Page Banner

United States Department of Agriculture

Agricultural Research Service

Title: Pseudomonas 2007 Meeting Review

Author
item Goldberg, Joanna
item Hancock, Robert E W
item Parales, Rebecca
item Loper, Joyce
item Cornelis, Pierre

Submitted to: Journal of Bacteriology
Publication Type: Proceedings
Publication Acceptance Date: 12/19/2007
Publication Date: 4/1/2008
Citation: Goldberg, J.B., Hancock, R., Parales, R.E., Loper, J.E., Cornelis, P. 2008. Pseudomonas 2007 Meeting Review. Journal of Bacteriology. 190(8):2649-2662.

Interpretive Summary:

Technical Abstract: Pseudomonas is an important genus of bacteria. Pseudomonas aeruginosa is the third most common nosocomial pathogen in our society, associated with chronic and eventually fatal lung disease in cystic fibrosis patients, while Pseudomonas syringae species are prominent plant pathogens. The fluorescent pseudomonads are exceptionally nutritionally versatile and this extends to unusual and toxic chemicals, making them one of the most important organisms for understanding biodegradation, and for use in biological control of plant pathogens and bioremediation. In addition they are widespread in the environment, but relatively well conserved compared to many other species. These characteristics have driven researchers to sequence many Pseudomonas genomes and develop an impressive array of genetic and functional genomic tools. Pseudomonas 2007, the Eleventh International Congress on Pseudomonas, was held at the Westin Seattle in Seattle, Washington on August 26-30, 2007. Three hundred and thirty participants attended this meeting from 30 countries. There were 27 invited speakers. There also were 220 posters, among which 22 were chosen for oral presentations. The meeting highlighted the remarkable breadth of the field, while emphasizing the similarities and differences between species in the genera Pseudomonas. Some of these exciting developments are summarized in this review of the talks presented at the meeting.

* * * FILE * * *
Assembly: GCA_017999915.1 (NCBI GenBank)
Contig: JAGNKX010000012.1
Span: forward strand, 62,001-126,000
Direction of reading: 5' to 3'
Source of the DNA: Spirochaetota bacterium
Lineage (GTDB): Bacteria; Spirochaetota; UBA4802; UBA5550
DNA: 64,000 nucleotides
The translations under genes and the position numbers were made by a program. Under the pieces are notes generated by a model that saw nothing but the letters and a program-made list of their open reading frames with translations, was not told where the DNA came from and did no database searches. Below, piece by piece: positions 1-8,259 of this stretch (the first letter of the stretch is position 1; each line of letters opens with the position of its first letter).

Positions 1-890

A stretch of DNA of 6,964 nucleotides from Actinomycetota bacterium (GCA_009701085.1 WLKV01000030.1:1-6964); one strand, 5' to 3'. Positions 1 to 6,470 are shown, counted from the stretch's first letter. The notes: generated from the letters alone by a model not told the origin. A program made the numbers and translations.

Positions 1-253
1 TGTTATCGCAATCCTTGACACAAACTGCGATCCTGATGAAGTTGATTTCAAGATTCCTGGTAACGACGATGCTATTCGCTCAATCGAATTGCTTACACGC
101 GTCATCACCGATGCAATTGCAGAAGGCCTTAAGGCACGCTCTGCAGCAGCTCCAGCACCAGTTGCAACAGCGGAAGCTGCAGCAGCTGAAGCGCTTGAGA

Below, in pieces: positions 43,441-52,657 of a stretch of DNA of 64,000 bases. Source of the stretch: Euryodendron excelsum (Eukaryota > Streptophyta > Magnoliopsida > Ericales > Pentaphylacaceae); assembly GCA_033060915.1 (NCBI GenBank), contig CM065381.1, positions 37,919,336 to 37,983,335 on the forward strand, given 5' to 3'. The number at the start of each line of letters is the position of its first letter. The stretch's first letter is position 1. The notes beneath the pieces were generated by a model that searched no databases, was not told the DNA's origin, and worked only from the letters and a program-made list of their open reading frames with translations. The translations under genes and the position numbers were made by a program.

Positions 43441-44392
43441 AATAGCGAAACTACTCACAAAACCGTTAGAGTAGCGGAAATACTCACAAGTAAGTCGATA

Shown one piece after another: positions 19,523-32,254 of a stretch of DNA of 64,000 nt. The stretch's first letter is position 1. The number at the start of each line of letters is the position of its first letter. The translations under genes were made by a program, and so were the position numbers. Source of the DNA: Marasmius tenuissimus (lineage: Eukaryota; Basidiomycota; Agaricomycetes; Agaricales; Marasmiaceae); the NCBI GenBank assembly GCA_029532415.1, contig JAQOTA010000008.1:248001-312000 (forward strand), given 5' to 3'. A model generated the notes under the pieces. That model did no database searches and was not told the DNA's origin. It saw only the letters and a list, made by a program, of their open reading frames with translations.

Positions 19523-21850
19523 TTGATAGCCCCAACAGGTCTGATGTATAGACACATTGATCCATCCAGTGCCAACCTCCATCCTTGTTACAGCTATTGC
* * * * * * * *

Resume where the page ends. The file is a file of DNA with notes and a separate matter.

Last Modified: 08/20/2017
Footer Content Back to Top of Page